I’ve learned from successful greenhouse growers that they always have an organized system for producing crops. That is, each successful grower uses a holistic approach: the humidity remains “just right”; temperatures stay within a narrow range; lights have specific spectra; nutrient formulas are precise and are applied in a rigorous schedule.

What impresses me, is that growers attend to all these factors simultaneously. That’s what a holistic approach entails.

The same mindset should be brought to energy and water use. After all, utilities are usually the second largest cost centre for most greenhouse growing operations. Water, along with heat and light energy, are always critical to the growing environment.

In my view, a greenhouse growing system is only holistic if it includes good energy management.

I recently had the privilege of exploring these issues in a webinar sponsored by the Ontario Ministry of Agriculture, Food and Rural Affairs (OMAFRA). Our panel was convened to discuss the impacts of integrating a new technology – black out curtains – into the multi-factor growing environment of greenhouses. Installing black out curtains will impact all the other factors in a grower’s crop production system. Without a holistic approach, introducing a new technology like black out curtains can easily cause major, undesired disruptions.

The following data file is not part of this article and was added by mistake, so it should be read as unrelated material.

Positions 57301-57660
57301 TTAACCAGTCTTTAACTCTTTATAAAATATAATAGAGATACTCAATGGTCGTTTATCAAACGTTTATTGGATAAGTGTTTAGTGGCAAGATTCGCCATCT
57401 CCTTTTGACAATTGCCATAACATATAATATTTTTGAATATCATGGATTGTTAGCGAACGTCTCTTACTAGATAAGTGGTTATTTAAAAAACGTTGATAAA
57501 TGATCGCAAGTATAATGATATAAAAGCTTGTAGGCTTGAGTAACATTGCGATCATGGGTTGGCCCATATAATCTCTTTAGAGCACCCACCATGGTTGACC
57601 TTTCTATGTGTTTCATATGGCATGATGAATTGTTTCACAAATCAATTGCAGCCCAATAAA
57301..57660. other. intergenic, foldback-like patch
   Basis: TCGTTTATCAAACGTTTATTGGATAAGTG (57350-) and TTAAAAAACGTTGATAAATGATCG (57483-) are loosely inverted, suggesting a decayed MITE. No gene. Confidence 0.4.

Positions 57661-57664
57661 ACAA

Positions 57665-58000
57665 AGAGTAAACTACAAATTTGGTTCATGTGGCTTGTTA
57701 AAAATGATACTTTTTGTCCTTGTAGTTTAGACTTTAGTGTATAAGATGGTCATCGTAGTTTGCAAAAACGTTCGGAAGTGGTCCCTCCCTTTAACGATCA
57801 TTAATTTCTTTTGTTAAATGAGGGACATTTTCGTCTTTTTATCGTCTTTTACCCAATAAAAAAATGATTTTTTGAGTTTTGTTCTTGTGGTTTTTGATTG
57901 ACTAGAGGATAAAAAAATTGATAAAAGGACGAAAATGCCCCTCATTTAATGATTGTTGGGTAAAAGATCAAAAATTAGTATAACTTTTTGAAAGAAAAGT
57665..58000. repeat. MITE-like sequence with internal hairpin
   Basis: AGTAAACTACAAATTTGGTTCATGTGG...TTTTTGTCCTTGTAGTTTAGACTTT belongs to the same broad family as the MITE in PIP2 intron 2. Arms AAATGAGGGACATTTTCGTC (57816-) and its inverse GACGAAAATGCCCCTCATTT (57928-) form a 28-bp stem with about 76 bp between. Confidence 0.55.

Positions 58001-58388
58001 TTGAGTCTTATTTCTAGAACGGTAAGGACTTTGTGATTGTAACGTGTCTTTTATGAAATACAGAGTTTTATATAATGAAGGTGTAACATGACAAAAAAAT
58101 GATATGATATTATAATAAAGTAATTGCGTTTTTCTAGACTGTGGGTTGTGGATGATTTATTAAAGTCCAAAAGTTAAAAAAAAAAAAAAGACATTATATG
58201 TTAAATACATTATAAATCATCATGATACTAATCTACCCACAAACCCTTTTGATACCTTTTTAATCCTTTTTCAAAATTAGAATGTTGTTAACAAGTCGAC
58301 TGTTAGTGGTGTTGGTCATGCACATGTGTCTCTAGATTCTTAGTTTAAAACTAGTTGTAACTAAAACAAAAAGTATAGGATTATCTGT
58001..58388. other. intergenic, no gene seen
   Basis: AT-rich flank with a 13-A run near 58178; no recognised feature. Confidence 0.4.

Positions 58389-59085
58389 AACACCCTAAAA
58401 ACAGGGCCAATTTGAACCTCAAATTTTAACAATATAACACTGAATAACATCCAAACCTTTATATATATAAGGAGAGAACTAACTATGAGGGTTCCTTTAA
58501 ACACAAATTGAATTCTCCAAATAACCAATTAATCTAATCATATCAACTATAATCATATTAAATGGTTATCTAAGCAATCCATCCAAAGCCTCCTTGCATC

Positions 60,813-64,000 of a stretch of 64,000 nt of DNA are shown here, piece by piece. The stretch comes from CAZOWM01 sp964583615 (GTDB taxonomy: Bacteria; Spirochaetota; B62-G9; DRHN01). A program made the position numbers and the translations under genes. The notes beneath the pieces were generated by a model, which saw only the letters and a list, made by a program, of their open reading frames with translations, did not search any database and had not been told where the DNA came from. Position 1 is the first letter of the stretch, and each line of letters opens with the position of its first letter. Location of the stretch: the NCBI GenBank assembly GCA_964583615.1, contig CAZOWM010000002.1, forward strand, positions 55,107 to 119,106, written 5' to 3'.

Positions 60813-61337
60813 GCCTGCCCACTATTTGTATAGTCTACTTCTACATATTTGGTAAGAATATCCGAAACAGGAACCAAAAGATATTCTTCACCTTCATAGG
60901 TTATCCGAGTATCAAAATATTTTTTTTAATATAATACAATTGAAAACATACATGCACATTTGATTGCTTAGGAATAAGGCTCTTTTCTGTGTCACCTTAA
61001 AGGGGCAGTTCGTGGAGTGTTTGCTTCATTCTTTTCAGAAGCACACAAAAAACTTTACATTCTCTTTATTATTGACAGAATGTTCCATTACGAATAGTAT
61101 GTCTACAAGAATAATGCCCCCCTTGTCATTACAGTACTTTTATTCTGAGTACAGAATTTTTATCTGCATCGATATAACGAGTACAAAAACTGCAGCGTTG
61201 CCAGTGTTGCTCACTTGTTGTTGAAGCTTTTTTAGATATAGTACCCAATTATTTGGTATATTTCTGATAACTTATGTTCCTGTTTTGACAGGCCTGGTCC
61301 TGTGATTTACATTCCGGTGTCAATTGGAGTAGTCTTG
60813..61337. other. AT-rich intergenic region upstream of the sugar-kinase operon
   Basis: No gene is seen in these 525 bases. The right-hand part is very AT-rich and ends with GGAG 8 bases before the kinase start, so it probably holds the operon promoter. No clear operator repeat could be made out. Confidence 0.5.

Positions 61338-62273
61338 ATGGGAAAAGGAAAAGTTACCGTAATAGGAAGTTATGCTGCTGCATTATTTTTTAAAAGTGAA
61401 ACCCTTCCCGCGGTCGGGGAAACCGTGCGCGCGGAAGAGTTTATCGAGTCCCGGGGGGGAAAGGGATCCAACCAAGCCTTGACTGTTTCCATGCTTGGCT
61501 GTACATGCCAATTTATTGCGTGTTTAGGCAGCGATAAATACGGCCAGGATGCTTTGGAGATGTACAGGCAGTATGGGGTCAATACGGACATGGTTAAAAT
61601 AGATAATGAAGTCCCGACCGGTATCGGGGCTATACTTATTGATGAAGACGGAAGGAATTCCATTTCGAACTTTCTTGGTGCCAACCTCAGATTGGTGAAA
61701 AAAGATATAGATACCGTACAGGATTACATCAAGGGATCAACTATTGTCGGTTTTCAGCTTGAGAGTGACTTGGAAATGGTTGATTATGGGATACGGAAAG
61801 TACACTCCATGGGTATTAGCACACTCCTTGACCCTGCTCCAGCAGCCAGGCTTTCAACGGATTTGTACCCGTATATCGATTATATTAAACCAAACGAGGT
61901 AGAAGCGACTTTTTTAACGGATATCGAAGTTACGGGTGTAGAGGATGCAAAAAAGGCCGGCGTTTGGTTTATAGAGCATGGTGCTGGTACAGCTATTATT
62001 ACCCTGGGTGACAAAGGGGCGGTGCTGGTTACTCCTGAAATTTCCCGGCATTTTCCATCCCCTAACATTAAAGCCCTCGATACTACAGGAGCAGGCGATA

A robust energy management system can quickly identify where a new technology is having unwanted or unexpected consequences.

For example, energy management will determine a facility’s energy balance and energy baseline from the get-go. A robust monitoring and reporting system will provide real time consumption data so any disruptive impact from introducing a new technology can be promptly managed.

As another example, a return on investment for new technology cannot be validated unless the impact on energy costs is known. Some of the most important cost factors to be considered include: the commodity price of utilities; energy productivity improvements achieved; even the time of day or night when energy is used throughout a building.

Growers usually fly blind regarding their utility costs. A holistic energy management program overcomes that gap.

For this reason, many successful growers are incorporating energy management into their system for growing crops. They realize it’s what makes their system holistic.

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